Don’t Fall Into the SD-WAN Appliance Consolidation Trap
Image source: Flicker user Brian Evans
SD-WAN is already a big market, around $1B in 2018, and is growing rapidly. The huge market potential of SD-WAN and the fact that it is threatening tangential markets dominated by large vendors is pushing these vendors into this market through acquisitions or self-developed products. This fuels the appliance consolidation trend where large vendors with a big product portfolio try to stuff as many billable products into a single appliance. It is always easier to up-sell more products to an existing customer than it is to win a new one. “You already have the hardware, it is just a license key to enable this” is typically the sales pitch.
Being the swiss army knife of networking, SD-WAN already suffers from the expansion of its undefined scope with vendors taking it a few steps further by adding additional functionalities such as security, VoIP related elements and other add-ons, each of these traditionally being provided by a company that focuses on that specific technology challenge. You, as an enterprise or service provider can’t really control what they throw into the SD-WAN blender for you.
The appliance consolidation pushed by the large vendors only intensifies this issue and while looking great on the brochure, has caveats when the product hits reality.
There are 2 main caveats enterprises and service providers should be concerned about.
These consolidated appliances come with handcuffs attached to them. SD-WAN, as it is provided today by the vendors, suffers from a great level of vendor lock and little control for the end user. Falling into the appliance consolidation and “just” turning on SD-WAN in a box you already have has you handcuffed to a single vendor for your networking and IT needs.
Unless your hardware has been supper underutilized, there is no magic that will allow you to just add a compute-intensive application such as SD-WAN (remember, there is typically encryption associated with it among other workloads) to run on your hardware without impacting performance and capacity. If you want a more detailed explanation on this, read this great article by Steve Garson on Network World where he talks specifically about Cisco and the appliance consolidation they have done.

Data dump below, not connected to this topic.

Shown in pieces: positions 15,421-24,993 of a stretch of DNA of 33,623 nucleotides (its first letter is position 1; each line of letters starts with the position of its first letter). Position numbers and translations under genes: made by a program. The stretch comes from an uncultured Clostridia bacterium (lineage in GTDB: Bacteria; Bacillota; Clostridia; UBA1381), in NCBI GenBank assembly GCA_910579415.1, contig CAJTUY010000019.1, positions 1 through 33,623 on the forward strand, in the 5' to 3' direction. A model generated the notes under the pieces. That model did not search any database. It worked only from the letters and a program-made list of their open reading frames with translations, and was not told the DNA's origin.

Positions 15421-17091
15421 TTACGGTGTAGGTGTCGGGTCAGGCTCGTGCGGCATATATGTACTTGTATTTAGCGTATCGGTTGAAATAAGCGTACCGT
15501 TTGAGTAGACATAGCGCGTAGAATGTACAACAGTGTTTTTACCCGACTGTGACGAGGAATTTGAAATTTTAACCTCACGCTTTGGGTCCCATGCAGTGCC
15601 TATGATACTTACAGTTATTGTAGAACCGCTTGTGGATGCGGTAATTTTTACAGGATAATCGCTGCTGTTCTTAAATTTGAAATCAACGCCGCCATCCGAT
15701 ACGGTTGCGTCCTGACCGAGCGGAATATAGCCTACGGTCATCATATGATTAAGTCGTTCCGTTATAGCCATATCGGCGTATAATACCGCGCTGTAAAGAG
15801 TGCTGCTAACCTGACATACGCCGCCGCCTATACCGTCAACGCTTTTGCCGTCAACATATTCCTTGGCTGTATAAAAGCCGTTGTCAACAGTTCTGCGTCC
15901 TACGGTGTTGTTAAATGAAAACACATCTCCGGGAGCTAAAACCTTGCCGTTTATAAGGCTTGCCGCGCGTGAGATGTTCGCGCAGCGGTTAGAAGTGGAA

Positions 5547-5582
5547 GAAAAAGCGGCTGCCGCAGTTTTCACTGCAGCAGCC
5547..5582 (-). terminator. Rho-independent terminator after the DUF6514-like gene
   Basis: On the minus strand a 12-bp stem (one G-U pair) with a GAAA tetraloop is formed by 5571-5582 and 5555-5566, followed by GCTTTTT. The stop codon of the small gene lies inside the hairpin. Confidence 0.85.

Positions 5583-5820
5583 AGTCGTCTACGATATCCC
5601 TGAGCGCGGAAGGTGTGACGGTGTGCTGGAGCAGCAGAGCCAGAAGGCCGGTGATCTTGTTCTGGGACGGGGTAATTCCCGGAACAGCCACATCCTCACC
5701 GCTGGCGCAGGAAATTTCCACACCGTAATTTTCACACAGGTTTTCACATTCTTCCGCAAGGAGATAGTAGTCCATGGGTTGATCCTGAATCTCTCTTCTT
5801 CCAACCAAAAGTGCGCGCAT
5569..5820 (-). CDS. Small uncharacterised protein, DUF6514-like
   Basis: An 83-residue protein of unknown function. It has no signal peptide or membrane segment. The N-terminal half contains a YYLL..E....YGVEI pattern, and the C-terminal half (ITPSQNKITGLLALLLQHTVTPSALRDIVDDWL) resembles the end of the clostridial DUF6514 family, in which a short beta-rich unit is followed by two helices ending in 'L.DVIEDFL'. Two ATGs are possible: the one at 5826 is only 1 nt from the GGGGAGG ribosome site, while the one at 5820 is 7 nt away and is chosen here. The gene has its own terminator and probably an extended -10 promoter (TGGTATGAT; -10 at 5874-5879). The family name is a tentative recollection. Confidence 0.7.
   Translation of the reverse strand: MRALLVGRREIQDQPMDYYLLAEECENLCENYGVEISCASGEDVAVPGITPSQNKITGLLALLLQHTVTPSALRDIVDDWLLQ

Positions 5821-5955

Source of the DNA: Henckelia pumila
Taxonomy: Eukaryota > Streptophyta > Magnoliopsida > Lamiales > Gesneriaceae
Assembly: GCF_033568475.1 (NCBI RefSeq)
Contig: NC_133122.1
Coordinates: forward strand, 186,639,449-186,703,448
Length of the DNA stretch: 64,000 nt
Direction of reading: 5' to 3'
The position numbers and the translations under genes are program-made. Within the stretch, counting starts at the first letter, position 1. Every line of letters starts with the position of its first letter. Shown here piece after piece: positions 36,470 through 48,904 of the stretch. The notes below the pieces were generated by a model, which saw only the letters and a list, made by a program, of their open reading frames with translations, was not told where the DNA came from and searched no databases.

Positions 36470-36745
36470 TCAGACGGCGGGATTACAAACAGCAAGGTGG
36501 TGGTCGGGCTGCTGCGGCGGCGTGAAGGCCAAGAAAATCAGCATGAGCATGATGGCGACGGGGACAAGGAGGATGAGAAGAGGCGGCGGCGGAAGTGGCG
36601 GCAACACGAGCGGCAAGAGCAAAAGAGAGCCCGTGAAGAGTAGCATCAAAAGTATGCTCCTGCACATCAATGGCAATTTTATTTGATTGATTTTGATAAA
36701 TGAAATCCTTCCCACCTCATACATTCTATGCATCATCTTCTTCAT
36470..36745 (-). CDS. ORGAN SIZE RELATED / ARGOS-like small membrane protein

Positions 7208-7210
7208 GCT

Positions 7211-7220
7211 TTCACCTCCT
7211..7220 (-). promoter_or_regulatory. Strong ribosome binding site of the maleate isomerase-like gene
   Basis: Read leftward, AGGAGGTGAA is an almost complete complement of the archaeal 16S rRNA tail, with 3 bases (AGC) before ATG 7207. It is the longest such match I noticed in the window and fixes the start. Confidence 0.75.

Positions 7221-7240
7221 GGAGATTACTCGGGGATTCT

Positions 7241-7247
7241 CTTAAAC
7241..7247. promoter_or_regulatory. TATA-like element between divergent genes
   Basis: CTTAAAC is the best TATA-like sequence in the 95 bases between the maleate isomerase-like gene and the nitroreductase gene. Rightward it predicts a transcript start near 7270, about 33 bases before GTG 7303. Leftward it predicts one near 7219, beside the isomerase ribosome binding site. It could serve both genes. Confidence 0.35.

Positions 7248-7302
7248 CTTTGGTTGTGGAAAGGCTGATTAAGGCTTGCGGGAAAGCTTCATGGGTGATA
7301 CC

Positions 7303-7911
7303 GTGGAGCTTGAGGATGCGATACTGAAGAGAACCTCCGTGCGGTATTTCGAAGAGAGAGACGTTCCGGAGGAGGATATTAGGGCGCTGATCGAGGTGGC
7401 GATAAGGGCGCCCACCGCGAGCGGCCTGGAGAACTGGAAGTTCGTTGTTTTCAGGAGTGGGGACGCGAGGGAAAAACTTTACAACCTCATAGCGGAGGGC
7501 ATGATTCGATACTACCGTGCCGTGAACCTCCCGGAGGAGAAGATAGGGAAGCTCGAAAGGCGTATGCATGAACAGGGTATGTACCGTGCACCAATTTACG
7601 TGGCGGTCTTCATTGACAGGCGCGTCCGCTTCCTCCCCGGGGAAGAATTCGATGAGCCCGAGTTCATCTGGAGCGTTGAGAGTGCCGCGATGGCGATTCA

Don’t be fooled by the NFV/uCPE/vCPE story
The appliance consolidation may sound as something that falls nicely into the NFV story of uCPE or vCPE but that is not true. If what the vendor is offering you is proprietary hardware that runs his applications and there is no option to run those applications on other, general purpose, hardware, this is not NFV or uCPE, it is a proprietary offering that will cost you a lot down the road as you are forced into high maintenance cost and gradually upgrade the various elements of the products, hardware itself included. This is setting you for a strong vendor lock and high cost for moving away from it once deployed.
SD-WAN vendor lock
As mentioned above, SD-WAN by itself creates vendor lock and loss of control due to the closeness of the solutions offered today on the market. It doesn’t need to be this way, there are ways to move away from the cookie cutter and take control over what’s getting into your network. At the SD-WAN Foundation, we are working in collaboration with several enterprises and service providers on ways to democratize SD-WAN and eliminate this vendor lock. Drop me a note if you want to hear more about our activity.
As larger vendors are getting into SD-WAN, you will be tempted to fall into the appliance consolidation trap. It will seem to cost less at first stage and will surely make your vendor selection process easier, select one large vendor and get everything from him.
The hard work of deciding which vendor to use for each element of your network and IT services will pay off in the mid to long term. You will have better applications as you will select best of class based on your needs. A vendor who knows he is replaceable will always offer a better service and a lower cost of ownership.
- Learn more about the MEF work on SD-WAN standardization
- Learn about security and SD-WAN integration, should you trust your SD-WAN vendor for security features?
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